Bernie Heine explains what core communication skills are needed to be a great coach.
Bridge Communication Gaps
The first one is creating awareness. Most people are unaware of where they stand in life, they don’t notice things about themselves. We have these blind spots, and everybody else seems to see it but we don’t see it. People like me talk a lot as an example, and I never used to notice how much I talk because when somebody else was quiet, I just assumed that they had nothing to say so I would just fill the space with my words, because I like to do that. Becoming more self-aware, I recognized the need to take breaks from speaking, so that everyone else has a chance to talk. I’m very conscious about this now, when I’m interacting with others, to make sure that I don’t overpower the situation. But I’m sure you all have met someone on both sides of those equations, either that talk too much or that don’t talk enough in an interactive environment. This is one of the things that a coach can really bring out in people, helping them become more self-aware of some of those things that might be holding them back in their careers.
Another one is active listening, so if I’m going to really understand someone better, I need to be listening carefully for what they’re saying, and not just listening so that I have the next comment to make in a conversation but really listening to where they are. This is also a great skill that every leader should have when they’re leading a group, an organization, a team meeting. Are we listening to each other, really paying attention to what the other person is feeling, thinking, where they’re coming from?
Encourage Unique Thinking and Behavior
As a coach one of the core coaching principles is to reframe the situation. People often get stuck in a particular pattern, and they don’t think “well what if I stepped aside from that right now and viewed this from a different angle” – a classic one in sales is you view it from what the customer is looking at or in marketing look at what the customer is looking at when they’re reading our materials. But in an organization, it’s also always there – put yourself in the role of the assistant who is taking the orders from you, what do you think is going on in their minds? Helping people reframe the situation often helps them move forward, because we want people to be in action. It’s about helping people take action moving forward, and also holding themselves accountable. A lot of times one of the biggest benefits of using coaching principles in your leadership is helping people stay accountable. Just the fact that people talk about what they’re going to do, the fact that they have shared with you some of their goals and some of their ideas or their desires, or what they want to do with their lives, just that sharing is already helping them stay on a track to improving what they’re doing. By involving other people, we often help ourselves to be more accountable. Having an accountability partner to go out for a run or playing in a basketball game, whatever it might be people often use the ability to help us stay on track and move forward.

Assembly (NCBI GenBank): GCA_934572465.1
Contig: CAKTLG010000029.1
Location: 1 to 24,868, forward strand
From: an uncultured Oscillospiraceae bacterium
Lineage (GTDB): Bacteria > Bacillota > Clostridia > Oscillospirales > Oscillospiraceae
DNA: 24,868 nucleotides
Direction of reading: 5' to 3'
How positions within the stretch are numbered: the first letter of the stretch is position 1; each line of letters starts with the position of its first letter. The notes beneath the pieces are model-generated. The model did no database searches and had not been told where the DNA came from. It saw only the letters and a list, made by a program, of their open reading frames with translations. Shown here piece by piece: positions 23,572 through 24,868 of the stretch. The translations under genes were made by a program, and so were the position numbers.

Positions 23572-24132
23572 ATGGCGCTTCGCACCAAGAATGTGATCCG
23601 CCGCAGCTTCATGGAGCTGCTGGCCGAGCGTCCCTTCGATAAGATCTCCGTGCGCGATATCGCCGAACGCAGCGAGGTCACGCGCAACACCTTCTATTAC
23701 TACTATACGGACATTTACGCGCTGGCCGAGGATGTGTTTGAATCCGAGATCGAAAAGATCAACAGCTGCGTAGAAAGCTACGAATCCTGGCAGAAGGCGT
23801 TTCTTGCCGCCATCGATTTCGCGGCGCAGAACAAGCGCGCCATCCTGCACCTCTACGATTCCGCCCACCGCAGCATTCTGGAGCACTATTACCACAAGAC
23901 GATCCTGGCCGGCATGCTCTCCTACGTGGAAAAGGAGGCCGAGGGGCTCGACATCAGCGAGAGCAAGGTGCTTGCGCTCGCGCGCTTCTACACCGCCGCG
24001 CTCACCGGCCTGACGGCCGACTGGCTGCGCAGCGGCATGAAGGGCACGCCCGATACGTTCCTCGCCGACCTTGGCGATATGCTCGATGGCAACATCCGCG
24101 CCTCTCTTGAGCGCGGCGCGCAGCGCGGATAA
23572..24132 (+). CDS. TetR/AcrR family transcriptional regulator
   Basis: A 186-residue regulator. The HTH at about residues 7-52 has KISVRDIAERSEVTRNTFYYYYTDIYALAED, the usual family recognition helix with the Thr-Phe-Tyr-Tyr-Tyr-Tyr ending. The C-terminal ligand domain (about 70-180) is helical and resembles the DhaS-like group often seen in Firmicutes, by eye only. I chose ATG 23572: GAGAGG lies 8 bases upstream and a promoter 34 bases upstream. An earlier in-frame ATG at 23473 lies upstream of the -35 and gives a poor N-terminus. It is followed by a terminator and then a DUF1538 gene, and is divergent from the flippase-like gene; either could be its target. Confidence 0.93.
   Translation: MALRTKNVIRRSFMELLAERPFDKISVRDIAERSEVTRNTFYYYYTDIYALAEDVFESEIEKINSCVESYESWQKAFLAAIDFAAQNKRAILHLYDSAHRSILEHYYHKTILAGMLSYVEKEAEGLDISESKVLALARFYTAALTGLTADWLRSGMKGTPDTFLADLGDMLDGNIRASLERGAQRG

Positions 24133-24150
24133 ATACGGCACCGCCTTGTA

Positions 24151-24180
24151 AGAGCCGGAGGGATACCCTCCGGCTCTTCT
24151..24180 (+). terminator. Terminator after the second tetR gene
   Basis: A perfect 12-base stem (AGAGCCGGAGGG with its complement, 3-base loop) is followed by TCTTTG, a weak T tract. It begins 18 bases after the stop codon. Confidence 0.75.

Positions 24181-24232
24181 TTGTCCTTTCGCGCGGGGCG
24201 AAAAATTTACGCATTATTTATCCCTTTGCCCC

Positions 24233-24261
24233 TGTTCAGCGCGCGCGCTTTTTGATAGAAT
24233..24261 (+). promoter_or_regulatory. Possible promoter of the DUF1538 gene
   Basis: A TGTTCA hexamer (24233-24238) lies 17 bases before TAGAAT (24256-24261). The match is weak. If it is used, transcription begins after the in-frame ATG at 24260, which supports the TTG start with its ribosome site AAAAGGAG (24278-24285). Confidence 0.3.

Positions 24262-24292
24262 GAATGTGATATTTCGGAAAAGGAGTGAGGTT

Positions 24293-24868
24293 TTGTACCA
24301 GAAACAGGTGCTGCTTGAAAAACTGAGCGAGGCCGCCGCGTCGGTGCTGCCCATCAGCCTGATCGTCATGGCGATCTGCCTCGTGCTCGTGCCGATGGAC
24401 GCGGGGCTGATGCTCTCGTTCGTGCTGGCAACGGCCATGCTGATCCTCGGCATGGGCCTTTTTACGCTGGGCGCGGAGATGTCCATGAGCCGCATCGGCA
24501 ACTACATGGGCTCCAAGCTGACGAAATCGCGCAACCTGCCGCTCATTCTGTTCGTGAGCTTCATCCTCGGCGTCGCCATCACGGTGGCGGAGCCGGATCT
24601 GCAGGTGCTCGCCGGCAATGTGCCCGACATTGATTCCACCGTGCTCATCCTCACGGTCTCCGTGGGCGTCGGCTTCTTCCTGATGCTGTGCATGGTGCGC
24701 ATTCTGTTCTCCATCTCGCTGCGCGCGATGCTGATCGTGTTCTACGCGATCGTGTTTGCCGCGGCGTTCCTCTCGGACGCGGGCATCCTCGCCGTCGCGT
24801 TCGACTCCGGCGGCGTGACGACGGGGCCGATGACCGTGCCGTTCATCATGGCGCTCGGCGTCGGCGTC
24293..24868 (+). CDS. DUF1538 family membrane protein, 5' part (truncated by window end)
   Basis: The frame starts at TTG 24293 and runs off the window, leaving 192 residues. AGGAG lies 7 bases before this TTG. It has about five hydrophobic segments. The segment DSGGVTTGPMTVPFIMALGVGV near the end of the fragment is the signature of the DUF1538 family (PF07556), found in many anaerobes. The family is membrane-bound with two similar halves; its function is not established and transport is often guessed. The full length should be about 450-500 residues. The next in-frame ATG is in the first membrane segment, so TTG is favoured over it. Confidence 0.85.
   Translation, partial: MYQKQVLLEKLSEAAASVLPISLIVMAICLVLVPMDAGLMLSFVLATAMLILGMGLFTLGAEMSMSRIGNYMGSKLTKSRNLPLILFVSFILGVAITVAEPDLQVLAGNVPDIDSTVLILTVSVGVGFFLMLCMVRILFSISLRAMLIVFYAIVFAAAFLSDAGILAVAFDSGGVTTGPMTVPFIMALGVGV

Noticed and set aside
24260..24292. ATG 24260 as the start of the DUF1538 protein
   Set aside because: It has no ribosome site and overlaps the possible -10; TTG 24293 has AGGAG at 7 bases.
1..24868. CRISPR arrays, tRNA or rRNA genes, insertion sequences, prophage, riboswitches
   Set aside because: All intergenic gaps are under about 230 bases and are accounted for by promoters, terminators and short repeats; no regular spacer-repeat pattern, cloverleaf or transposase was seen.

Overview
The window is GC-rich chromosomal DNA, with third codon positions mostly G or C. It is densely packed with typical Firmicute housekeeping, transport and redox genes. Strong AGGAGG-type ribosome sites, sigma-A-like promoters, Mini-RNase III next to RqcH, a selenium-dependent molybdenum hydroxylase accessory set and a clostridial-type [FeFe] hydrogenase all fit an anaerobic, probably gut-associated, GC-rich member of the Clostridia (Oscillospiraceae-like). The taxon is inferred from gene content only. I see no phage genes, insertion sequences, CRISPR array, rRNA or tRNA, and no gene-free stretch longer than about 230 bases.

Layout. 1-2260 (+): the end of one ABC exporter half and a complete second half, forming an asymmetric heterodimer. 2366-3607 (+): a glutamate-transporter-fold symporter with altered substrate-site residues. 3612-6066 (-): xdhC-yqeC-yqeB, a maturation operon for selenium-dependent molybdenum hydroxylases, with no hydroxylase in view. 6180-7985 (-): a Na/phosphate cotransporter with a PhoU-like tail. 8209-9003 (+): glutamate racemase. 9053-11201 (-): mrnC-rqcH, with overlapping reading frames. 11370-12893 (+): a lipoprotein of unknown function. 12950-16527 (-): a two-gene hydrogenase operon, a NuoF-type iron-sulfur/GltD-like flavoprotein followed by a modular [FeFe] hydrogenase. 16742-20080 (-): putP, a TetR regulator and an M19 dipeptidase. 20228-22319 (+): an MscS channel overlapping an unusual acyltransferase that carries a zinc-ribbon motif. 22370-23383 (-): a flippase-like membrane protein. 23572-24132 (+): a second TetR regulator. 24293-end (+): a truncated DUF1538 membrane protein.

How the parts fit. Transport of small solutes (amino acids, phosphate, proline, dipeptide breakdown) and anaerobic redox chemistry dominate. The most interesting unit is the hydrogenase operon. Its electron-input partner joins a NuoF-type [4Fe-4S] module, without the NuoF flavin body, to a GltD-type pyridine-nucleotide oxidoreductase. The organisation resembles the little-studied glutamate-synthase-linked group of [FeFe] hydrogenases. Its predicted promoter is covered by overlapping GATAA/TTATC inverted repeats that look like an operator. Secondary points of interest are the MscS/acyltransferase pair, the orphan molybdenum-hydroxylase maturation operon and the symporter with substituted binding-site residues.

Be Positive with Employee Reviews
Finally, one of the most important aspects that we look at when we’re using coaching principles, is focusing on people’s strengths. We hear all too often, especially at the time of year when companies are doing performance reviews, ‘well this person needs to get better, they’re really bad at this, we have to work on this,’ we focus on all these negatives that people have and how to make these negatives into a little bit better. So they go from mediocre to just okay in some level of their performance. As a coach, it’s not that we ignore those, but we also look at what’s good about somebody, what strengths do they have, what things can they leverage in their lives to go from being good to awesome to become world-class at something. And everybody has something about them that they’re really passionate about and that they’re really good at. And when we focus on those things, the overlap of our passions and our strengths is what we call the zone of leadership. When people are in the zone, they’re unstoppable – they do amazing things, they work all kinds of hours because they’re not working, they’re just having fun and really enjoying it. So when we’re coaching somebody, we want to look for those, we want to help them identify what are those strengths and passions that really turn those people on. And then as a leader we are in an amazing position often times to assign work to that person to help guide them in their careers, through the company, or even just the position they have on the team to make sure that that’s what they’re leveraging and they’ll do really awesome, amazing work and become fantastically happy people.
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